Mariano Andreu

Mataró 1888 - Biarritz 1976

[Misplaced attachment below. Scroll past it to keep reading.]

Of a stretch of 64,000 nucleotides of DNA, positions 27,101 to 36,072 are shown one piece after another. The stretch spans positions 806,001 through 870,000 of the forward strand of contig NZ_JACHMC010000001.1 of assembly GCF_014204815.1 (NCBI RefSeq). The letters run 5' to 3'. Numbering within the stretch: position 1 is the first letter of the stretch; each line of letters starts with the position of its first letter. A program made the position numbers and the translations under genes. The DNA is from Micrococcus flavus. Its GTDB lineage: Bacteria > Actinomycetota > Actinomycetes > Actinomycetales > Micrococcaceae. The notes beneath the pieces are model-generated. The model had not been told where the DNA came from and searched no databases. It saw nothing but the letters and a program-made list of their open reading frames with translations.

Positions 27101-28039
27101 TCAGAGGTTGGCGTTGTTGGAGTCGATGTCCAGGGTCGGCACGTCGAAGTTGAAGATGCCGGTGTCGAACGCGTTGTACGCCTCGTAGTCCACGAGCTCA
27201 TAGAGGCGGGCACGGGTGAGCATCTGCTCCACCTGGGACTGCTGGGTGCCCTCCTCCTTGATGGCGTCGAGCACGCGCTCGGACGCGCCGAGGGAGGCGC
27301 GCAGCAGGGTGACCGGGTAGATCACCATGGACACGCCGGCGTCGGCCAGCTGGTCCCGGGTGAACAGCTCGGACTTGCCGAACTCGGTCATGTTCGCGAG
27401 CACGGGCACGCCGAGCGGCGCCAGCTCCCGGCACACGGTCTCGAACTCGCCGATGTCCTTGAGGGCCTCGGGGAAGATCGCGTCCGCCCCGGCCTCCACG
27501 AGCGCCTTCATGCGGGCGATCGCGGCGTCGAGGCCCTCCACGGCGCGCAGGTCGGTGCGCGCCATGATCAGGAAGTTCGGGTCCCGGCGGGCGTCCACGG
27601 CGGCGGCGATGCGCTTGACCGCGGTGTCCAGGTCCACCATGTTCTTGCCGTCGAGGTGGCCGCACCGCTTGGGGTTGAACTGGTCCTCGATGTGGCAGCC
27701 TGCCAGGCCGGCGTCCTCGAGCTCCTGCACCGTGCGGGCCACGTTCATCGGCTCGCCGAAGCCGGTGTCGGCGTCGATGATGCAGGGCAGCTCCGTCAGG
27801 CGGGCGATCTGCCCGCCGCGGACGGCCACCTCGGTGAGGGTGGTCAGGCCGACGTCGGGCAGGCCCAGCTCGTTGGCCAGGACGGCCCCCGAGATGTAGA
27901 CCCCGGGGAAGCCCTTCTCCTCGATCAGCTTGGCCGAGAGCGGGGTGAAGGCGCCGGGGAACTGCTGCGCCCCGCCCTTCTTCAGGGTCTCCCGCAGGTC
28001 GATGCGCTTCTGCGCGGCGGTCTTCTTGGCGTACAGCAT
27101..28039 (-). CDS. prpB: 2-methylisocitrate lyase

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Mariano Andreu considered himself a self-taught artist, except for a course he took at the Círculo de Sant Lluc, at the Francesc Galí art academy and at the London Municipal School of Fine Arts, where he learned the enamel technique. He established his residence in Paris and from there he worked on easel painting and drawing. In 1911 he exhibited together with Laura Albéniz, Ismael Smith and the painter Néstor at the Faianç Català, exhibiting paintings, drawings and enamels. He held few individual exhibitions and only exhibited in the group ones organized by the Carnegie Institute. He also participated in the demonstrations of the group "Les Arts i els Artistes" (1916) and in an individual one in Sala Parés (1934). In Europe, the decade of the twenties is defined as the Roaring Twenties, due to the cultural dynamism of an era considered in many ways incomparable. In the artistic field, the continent is submerged in a return to the classical ideal of the Mediterranean. Mariano Andreu is a singular exponent of this figurative culture. His classical language is eclectic and draws on the various cultures of classicism: the symbolism of the early years and Beardsley's lesson, the inescapable influence of Cézanne, French Art Nouveau, the classical style he knows in London, Catalan Noucentisme and a solid knowledge of the history of art, especially the classicism and mannerism of the great masters such as Michelangelo, Pontormo and Perugino. In addition to his facet as a painter and draftsman, his illustrations for bibliophile editions and his engravings should be highlighted: etchings, woodcuts, drypoints and lithographs. He fully succeeded in the field of set design, both in decorations and in the designs of theatrical figures. In 1920 he definitely established his residence in Paris, devoting himself to drawing and painting. He exhibits regularly in the salons of Paris and in galleries in French capital, Munich, London, Brussels, Barcelona, New York, Los Angeles and Buenos Aires. From 1924 to 1938 he entered for the painting prizes awarded by the Carnegie Institute in Pittsburgh (USA); in 1933, he received a First Honorable Mention from the institution. In 1945 he had a house built in Biarritz, where he spent the summers and eventually settled in 1964, until his death.